Thursday, December 31, 2009
Difference and The Other
If there's one thing I would want to end the year on and begin the new year being conscientious about, it would be to understand difference.
Fundamental to all of our social struggles for greater democracy, morality, and equality is to consider deeply the way we relate to other people around us.
Undeniably we will see differences with them. These differences, however, when socially stigmatized can lead to violence against them. For example, we happen to live in a society (for whatever, sometimes mysterious, but at the very least fraudulent reasons), which considers who we fall in love with, to be not only important, but moral or immoral. One would think love would be one of those emotions that would be beyond the pale, however, backed by pseudo-religious arguments, "homosexuality" is considered a "sin." I put "homosexuality" in quotes, because it's not exactly clear what that is, as it is a fairly modern concept that can only be understood given certain assumptions. For example, in the Greco-Roman world there was no concept of "gay" or "straight", a person had different forms and expressions of human intimacy and contact.
Other characteristics such as poverty (class), ethnicity (race), and gender (however many there may be!), are all used to mobilize tremendous marginalization, targeting, and social and physical violence.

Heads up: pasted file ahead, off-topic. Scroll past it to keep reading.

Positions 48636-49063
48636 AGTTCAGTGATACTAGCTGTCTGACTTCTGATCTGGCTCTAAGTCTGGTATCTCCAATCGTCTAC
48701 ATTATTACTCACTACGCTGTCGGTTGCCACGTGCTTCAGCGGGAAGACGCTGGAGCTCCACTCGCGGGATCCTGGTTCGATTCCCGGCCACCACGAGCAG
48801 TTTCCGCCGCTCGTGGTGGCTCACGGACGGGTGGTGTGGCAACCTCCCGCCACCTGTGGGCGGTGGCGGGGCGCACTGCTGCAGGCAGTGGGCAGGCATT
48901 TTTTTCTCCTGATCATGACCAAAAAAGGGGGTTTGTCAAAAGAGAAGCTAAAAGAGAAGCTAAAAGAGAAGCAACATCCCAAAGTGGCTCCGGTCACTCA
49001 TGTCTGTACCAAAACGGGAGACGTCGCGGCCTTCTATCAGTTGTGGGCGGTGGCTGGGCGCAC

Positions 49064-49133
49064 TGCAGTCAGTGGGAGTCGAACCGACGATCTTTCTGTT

Jesus did not exclude but included, those who chose to live a radical lifestyle that did not compromise its ideals of inclusion of even the most rejected of their society (at that time they were "lepers," prostitutes, and tax collectors). If we are called as a "Christian" nation to build God's Kingdom on earth, then we must learn to manage our knee-jerk revulsion for The Other who may seem, act or look different than/ from us.
This will require from us as a radical, a revolutionary approach to living in a society that is rife with differences great and small, meaningful and arbitrary. We will have to dig deep to find the best, the most courageous, radically honest, and sincere qualities to purge or transform the ugliness inherited and taught to us by our society, parents, and friends that separate god's children one from another.
I pray we can be this courageous as a society and not give in to fear, hate, and exclusion.
--The Brain Demon